• 12745 - Darwin to Wedg wood, K. E. S., [8 October 1880] Darwin asks his niece, …
  • 12760 - Wedgw ood, K. E. S. to Darwin, [15 October 1880] Darwins niece, Katherine
  • Himalaya and Tibet. Letter 4139  - Darwin, W. E. to Darwin, [4 May 1863] …
  • Letter 1701  - Morris, M. H. to Prior, R. C. A., [17 June 1855] Margaretta Hare Morris
  • detail. Family letter: Darwin, E. to Darwin, W. E., [January 23rd 1887]: Emma
  • of his garden. Letter 4233  - Tegetmeier, W. B. to Darwin, [29 June - 7 July 1863] …
  • publication of  The Movement  of Plants   in 1880 and hisassistanceis proudly
  • and edited bya lady”. Darwin, E. to Darwin, W. E. , (March, 1862 - DAR 219.1:49) …

Darwin in letters, 1882: Nothing too great or too small

Summary

In 1882, Darwin reached his 74th year Earthworms had been published the previous October, and for the first time in decades he was not working on another book. He remained active in botanical research, however. Building on his recent studies in plant…

Matches: 22 hits

  • In 1882, Darwin reached his 74th year Earthworms had been published the previous
  • for scientific colleagues or their widows facing hardship. Darwin had suffered from poor health
  • … ‘I feel a very old man, & my course is nearly run’ ( letter to Lawson Tait, 13 February 1882 ) …
  • of his scientific friends quickly organised a campaign for Darwin to have greater public recognition
  • Botanical observation and experiment had long been Darwins greatest scientific pleasure. The year
  • fertility of crosses between differently styled plants ( letter from Fritz Müller, 1 January 1882
  • working at the effects of Carbonate of Ammonia on roots,’ Darwin wrote, ‘the chief result being that
  • contents, if immersed for some hours in a weak solution of C. of Ammonia’. Darwins interest in root
  • London on 6 and 16 March, respectively. In January, Darwin corresponded with George John
  • François Marie Glaziou (see Correspondence vol. 28, letter from Arthur de Souza Corrêa, 20
  • the flowers & experimentising on them’ ( letter to J. E. Todd, 10 April 1882 ). While
  • our homes, would in this case greatly suffer’ ( letter to C. A. Kennard, 9 January 1882 ). Kennard
  • judged, intellectually his inferior, please ( letter from C. A. Kennard, 28 January 1882 ). …
  • and aGlycerin Pepsin mixture’ (letters to W. W. Baxter, 11 March 1882 and 18 March [1882 ]) …
  • he is a good deal depressed about himself’ (letter from H. E. Litchfield to G. H. Darwin, 17 March
  • dull aching in the chest’ (Emma Darwin to G. H. Darwin, [ c . 28 March 1882] (DAR 210.3: 45)). …
  • is very calm but she has cried a little’ (letter from H. E. Litchfield to G. H. Darwin, [19 April
  • overflowing in tenderness’ (letter from Emma Darwin to W. E. Darwin, 10 May 1882 (DAR 219.1: 150)). …
  • to some Estancia,’ wrote Hughes, ‘as the scenery &c. will amply repay your trouble’ ( letter
  • where he had witnessed an earthquake in 1835 ( letter from R. E. Alison, [MarchJuly 1835 ]). …
  • pains)… would be very interesting to me’ ( letter to E. W. V. Harcourt, 24 June [1856] ). In a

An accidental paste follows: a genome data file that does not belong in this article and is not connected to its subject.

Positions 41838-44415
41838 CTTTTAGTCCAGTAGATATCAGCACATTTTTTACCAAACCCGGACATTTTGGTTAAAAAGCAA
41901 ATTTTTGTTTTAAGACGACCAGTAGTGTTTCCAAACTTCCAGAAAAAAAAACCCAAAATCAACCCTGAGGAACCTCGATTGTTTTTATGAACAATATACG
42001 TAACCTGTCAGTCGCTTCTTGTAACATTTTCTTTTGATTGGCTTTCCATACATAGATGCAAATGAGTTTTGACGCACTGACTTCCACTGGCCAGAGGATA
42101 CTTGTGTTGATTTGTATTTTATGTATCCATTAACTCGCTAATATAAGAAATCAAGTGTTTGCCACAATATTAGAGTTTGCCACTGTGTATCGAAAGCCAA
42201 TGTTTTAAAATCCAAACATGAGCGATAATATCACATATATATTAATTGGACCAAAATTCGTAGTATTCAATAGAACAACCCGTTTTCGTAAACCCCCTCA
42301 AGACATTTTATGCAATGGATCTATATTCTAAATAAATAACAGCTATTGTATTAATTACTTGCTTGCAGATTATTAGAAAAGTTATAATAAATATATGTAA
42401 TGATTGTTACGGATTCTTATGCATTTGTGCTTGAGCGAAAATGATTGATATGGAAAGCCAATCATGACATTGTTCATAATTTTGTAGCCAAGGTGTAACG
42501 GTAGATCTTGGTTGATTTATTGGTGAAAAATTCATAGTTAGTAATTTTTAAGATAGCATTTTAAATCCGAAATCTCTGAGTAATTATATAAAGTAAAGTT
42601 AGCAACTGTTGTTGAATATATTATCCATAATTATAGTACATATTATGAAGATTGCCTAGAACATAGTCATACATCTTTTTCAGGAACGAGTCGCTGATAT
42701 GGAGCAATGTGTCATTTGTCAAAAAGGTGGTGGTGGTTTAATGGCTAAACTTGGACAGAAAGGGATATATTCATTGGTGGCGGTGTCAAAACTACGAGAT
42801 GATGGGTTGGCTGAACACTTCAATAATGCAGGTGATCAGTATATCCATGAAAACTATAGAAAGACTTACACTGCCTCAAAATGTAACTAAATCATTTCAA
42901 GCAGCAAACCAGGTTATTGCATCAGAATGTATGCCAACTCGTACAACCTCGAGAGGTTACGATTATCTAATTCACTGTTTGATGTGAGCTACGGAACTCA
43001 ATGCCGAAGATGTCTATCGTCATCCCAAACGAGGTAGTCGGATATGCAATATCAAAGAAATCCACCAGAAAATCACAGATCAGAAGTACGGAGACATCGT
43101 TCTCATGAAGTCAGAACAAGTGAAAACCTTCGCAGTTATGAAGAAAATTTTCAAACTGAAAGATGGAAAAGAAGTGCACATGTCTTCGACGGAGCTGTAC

• will be months before I am able to work’ ( letter to A. R. Wallace, [ c . 10 April 1864] ). To

Referencing women’s work

Summary

Darwin's correspondence shows that women made significant contributions to Darwin's work, but whether and how they were acknowledged in print involved complex considerations of social standing, professional standing, and personal preference.…

Matches: 17 hits

  • Darwin's correspondence shows that women made significant contributions to Darwin's work, …
  • set of selected letters is followed by letters relating to Darwin's 1881 publication
  • work are referenced throughout Variation . Letter 2395 - Darwin to Holland, …
  • her identity is both anonymised and masculinised. Letter 3316 - Darwin to Nevill, D
  • Nevill is referenced by name for herkindnessin Darwins Fertilisation of Orchids . …
  • being acknowledged publicly as a science critic. Letter 4370 - Wedgwood, L. C. to
  • are identified only asfriends in Surrey”. Letter 4794 - Darwin to Lyell, C., [25
  • to state that the information wasreceived through Sir C. Lyellor received fromMiss. B”. …
  • Letter 7223 - Darwin to Wedgwood, L. C., [9 June 1867 - 72] Darwin asks his niece to
  • Letter 8321 - Darwin to Litchfield, H. E., [13 May 1872] Darwin consults his
  • at him. Letter 7345 - Wedgwood, L. C. to Darwin, [15 June 1872] Darwins
  • Letter 8427 - Darwin to Litchfield H. E., [25 July 1872] Darwin thanks Henrietta for
  • near his house. Letter 8168 - Ruck, A. R. to Darwin, H., [20 January 1872] …
  • Letter 12742 - Darwin, H. to Darwin, [7 October 1880] Horace writes to his father
  • … . Letter 12745 - Darwin to Wedgwood, K. E. S., [8 October 1880] Darwin
  • 12760 - Wedgwood, K. E. S. to Darwin, [15 October 1880] Darwins niece, Sophy, …
  • Letter 13037 - Darwin to Darwin, W. E., [5 February 1881] Darwin discusses

Religion

Summary

Design|Personal Belief|Beauty|The Church Perhaps the most notorious realm of controversy over evolution in Darwin's day was religion. The same can be said of the evolution controversy today; however the nature of the disputes and the manner in…

Matches: 16 hits

  • … the most notorious realm of controversy over evolution in Darwin's day was religion. The same …
  • … nineteenth century were different in important ways. Many of Darwin's leading supporters were …
  • … their religious beliefs with evolutionary theory. Darwin's own writing, both in print and …
  • … much as possible. A number of correspondents tried to draw Darwin out on his own religious views, …
  • … political contexts. Design Darwin was not the first to challenge …
  • … on the controversial topic of design. The first is between Darwin and Harvard botanist Asa Gray, …
  • … everything is the result of “brute force”. Letter 2855 — Darwin, C. R. to Gray, Asa, 3 …
  • … nature, as he is in a “muddle” on this issue. Letter 3256 — Darwin, C. R. to Gray, Asa, …
  • … about an angel. Letter 3342 — Darwin, C. R. to Gray, Asa, 11 Dec [1861] Darwin …
  • … questions about design. Letter 6167 — Darwin, C. R. to Gray, Asa, 8 May [1868] …
  • … He can give me.” Letter 5303 — Boole, M. E. to Darwin, C. R., 13 Dec 1866 In this …
  • Letter 5307 — Darwin, C. R. to Boole, M. E., 14 Dec 1866 Darwin believes he is unable to …
  • Letter 8070 — Darwin, C. R. to Abbot, F. E., 16 Nov [1871] Darwin explains why he must …